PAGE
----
Yes, You Can Go Blind—7 Things To Know About Monday’s Solar Eclipse
If you’re anything like us, you may feel as though the world has already descended into total darkness, in which case your reaction to news of an impending total solar eclipse is “meh.” However, you might want to get yourself excited about the rare astrological situation happening on Monday, if for no other reason than that it is one of those historic events that typically makes humanity feel united. Here, we tell you what to expect, how to prepare and whether or not you can safely take a selfie.
Every 18 months, the moon passes directly between the Earth and the sun as it's orbiting around our planet. Even though the sun is 400 times bigger than the moon, the moon is 400 times closer to Earth, which means that it can appear to block the sun from our vantage point. Even though this happens fairly often, all eclipses are not created equally. This year's will be a total eclipse, the first one to pass from one coast of the US (Oregon) to the other (South Carolina) in 99 years.
In short, yes. Though you may think it's okay to look directly at the eclipse, it is not safe to do so. According to CNN, "The only time you can look at the sun with your naked eye is a) if you're in the path of totality, where the sun will be completely covered by the moon, and b) during those two minutes or less when the sun is completely covered." Some public libraries will be offering solar-eclipse viewing glasses free of charge. Otherwise, here's where you can still buy legit glasses so as not to go blind while enjoying the eclipse.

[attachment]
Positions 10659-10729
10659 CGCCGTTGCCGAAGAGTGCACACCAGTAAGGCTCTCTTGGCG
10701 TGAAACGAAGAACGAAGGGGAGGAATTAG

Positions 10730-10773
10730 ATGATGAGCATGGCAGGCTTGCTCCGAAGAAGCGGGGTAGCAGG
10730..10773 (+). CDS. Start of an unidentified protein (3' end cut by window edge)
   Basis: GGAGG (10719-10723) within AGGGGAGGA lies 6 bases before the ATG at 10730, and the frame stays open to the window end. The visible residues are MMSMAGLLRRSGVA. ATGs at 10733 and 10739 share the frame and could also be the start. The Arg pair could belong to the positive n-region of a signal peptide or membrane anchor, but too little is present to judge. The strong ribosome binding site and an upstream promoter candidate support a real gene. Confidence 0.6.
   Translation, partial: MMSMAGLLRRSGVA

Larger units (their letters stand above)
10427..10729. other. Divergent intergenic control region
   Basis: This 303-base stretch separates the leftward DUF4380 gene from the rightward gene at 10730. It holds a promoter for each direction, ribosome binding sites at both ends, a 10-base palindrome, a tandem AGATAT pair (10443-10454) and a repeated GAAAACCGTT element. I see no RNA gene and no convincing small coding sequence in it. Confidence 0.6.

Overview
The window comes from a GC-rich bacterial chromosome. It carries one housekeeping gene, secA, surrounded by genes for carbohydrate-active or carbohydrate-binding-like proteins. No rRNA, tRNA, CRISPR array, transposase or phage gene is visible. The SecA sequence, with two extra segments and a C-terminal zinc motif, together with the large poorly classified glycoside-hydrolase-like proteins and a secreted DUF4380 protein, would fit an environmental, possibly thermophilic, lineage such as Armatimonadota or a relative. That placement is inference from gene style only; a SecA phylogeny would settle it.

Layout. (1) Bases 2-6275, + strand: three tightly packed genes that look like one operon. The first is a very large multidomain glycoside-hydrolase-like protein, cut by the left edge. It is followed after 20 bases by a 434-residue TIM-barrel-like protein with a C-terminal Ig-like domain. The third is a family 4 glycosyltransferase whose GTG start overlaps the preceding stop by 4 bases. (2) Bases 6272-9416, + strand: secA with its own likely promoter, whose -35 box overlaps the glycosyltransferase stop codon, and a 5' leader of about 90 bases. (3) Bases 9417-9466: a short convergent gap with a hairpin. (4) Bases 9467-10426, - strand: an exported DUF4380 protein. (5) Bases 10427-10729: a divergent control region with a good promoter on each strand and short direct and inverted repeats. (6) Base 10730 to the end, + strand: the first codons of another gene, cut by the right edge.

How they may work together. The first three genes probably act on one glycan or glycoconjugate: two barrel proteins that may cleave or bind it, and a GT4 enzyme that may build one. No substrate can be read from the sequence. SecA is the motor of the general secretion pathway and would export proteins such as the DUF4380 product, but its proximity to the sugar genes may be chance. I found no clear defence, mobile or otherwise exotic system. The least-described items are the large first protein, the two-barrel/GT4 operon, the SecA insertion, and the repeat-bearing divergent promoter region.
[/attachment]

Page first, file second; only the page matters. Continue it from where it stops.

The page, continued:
You wish, but no. We wouldn't suggest calling in sick, either, as your employer will likely be on to you. That said, unless you work for a mean robot, you should be able to step outside to collectively experience this one magical moment with your fellow humans.
In 1991, an eclipse chaser named Dave Balch noted that the birds around him went bananas right before the eclipse took place and then became eerily silent when things went fully dark. In any case, if you want to help record data on how animals behave during solar eclipses, you can do so via the iNaturalist app.
Well, people aren't quite sure, but your smartphone lens might be too small to be damaged. It also might be too small to record a decent photo. You can read more on this topic here, but your best bet is to cover whatever camera lens you choose to use with those trusty solar eclipse-viewing glasses before snapping a shot.